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Last week, Republican New Jersey Governor Chris Christie and Democratic New York Governor Andrew Cuomo together approved a substantial increase in the toll rate paid to cross bridges and tunnels between New York and New Jersey. The increase of $1.50 on EZ pass users (or $2 for cash payers) will go into effect next month. This will be followed by four consecutive increases of 75 cents each annually from 2012 through 2015, for a total hike of at least $4.50 over five years.
Both governors supported the toll increases, saying that the dire fiscal situation facing the Port Authority, which is reliant on toll revenue, means that the “increase cannot be avoided.” The governors’ willingness to shore up revenue for the Port Authority through toll increases stands in sharp contrast to their reputations as “anti-tax” governors who have relentlessly refused to increase any taxes to deal with their states’ current fiscal disparities.
As the Institute on Taxation and Economic Policy explains, increases in tolls or other “user fees” are often used by politicians to increase revenue while avoiding having to enact anything that could be called a “tax increase.”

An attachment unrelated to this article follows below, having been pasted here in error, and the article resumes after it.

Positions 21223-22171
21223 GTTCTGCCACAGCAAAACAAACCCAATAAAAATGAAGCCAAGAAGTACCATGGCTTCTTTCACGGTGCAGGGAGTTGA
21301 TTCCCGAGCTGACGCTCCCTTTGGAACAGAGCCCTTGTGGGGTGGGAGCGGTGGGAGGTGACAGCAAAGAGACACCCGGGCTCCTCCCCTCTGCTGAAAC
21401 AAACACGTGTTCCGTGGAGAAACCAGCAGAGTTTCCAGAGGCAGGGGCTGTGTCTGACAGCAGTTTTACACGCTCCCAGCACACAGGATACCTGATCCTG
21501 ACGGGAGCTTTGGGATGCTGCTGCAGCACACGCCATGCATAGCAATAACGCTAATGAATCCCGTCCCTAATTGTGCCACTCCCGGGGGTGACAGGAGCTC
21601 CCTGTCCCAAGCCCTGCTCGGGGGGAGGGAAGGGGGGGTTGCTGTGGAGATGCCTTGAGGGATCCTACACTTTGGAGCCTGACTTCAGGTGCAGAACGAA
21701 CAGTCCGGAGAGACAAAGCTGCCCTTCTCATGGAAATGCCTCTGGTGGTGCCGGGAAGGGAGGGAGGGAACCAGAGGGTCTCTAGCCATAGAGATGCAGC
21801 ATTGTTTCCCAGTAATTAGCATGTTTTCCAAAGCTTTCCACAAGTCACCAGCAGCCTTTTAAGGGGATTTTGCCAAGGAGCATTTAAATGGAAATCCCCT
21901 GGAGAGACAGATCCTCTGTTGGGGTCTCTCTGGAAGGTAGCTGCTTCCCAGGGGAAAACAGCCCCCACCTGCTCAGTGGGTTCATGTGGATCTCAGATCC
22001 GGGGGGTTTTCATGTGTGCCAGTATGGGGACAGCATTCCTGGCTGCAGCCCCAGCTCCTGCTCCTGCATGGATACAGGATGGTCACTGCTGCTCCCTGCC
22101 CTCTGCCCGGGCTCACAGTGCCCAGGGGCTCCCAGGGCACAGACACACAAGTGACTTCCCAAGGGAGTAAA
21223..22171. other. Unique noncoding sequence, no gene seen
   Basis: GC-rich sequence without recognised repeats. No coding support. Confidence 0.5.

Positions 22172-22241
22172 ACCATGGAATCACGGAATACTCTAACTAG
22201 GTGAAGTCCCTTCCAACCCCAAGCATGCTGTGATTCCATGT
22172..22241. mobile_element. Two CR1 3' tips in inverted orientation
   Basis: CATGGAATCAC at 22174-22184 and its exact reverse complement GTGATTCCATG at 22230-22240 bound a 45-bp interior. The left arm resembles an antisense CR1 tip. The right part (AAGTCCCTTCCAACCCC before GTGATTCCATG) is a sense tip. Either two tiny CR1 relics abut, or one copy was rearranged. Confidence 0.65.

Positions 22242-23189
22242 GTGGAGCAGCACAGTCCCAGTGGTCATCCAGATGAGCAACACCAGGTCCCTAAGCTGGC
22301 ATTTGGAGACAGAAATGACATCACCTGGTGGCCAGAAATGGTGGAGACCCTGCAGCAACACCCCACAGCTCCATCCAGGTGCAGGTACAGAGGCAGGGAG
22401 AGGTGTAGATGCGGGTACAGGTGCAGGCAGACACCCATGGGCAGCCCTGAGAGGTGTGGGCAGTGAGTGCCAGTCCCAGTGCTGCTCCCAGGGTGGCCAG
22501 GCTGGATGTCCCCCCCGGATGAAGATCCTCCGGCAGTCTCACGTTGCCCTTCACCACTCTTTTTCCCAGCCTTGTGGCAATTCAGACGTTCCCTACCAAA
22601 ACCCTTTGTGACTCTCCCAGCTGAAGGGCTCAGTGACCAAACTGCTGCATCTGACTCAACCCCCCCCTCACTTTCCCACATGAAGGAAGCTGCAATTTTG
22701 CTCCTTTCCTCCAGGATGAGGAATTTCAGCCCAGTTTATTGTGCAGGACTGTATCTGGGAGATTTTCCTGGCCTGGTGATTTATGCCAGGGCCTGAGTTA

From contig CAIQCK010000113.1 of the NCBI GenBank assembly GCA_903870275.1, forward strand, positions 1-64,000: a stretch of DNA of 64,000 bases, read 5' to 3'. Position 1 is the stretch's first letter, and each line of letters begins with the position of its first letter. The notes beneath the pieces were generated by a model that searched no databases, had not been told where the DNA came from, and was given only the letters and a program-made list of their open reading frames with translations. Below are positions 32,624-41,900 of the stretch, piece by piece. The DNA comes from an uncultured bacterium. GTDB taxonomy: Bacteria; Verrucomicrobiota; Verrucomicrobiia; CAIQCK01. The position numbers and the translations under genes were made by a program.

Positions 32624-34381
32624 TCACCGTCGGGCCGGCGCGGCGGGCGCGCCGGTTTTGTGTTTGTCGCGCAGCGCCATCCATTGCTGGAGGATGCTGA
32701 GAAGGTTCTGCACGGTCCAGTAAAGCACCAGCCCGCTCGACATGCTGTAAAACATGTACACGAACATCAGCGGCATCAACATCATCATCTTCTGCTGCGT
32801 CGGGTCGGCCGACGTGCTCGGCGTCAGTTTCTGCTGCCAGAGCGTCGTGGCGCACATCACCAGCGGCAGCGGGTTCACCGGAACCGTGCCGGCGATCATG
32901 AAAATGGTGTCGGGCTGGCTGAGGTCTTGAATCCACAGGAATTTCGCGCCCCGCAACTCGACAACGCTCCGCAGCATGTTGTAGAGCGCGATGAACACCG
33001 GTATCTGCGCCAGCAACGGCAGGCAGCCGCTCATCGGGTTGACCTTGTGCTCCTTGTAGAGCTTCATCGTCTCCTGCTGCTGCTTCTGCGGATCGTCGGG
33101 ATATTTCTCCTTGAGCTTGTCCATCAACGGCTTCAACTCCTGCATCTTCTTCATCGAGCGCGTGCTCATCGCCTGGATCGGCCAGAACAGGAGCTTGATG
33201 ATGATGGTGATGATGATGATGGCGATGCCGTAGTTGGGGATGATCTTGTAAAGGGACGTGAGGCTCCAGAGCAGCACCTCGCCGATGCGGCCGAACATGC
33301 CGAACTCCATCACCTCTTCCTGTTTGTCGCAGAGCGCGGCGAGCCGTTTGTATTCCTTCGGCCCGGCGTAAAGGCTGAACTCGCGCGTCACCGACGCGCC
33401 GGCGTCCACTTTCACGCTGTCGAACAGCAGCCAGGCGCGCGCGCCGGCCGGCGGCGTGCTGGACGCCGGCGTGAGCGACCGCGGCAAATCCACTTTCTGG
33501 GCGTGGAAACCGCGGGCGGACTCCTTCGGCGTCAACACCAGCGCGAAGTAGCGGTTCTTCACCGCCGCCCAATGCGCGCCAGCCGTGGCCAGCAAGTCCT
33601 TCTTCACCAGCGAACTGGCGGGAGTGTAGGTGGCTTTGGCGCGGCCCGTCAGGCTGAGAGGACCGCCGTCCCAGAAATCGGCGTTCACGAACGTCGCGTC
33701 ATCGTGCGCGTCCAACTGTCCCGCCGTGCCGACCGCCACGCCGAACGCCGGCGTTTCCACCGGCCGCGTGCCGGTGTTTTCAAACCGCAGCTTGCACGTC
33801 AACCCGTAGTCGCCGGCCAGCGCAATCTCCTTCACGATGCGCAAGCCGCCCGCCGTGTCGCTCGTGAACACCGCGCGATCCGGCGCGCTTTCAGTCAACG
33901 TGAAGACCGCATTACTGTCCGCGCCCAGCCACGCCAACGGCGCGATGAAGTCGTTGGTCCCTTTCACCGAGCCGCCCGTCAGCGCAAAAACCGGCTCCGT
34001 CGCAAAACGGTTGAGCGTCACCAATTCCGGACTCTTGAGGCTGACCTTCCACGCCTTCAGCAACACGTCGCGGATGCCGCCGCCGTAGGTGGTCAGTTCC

Josh McMahon, writing for the New Jersey News Room, argues that Christie is just playing “a game of semantics” so that he can continue the “charade that he’s not raising any taxes.”
The move by the governors is proving relatively unpopular with New Jersey voters, 54% of whom oppose the increases, according to a recent poll.
In contrast, 72% of New Jersey voters and 64% of New York voters support ‘millionaires tax’ proposals, which would help counterbalance some of the regressive features of both the New Jersey and New York tax systems. Both Cuomo and Christie went out of their way to torpedo these proposals in recent months.
Voters in both states can’t be blamed for wondering whose interests their governors are protecting.
Photos via Gisele 13 Creative Commons Attribution License 2.0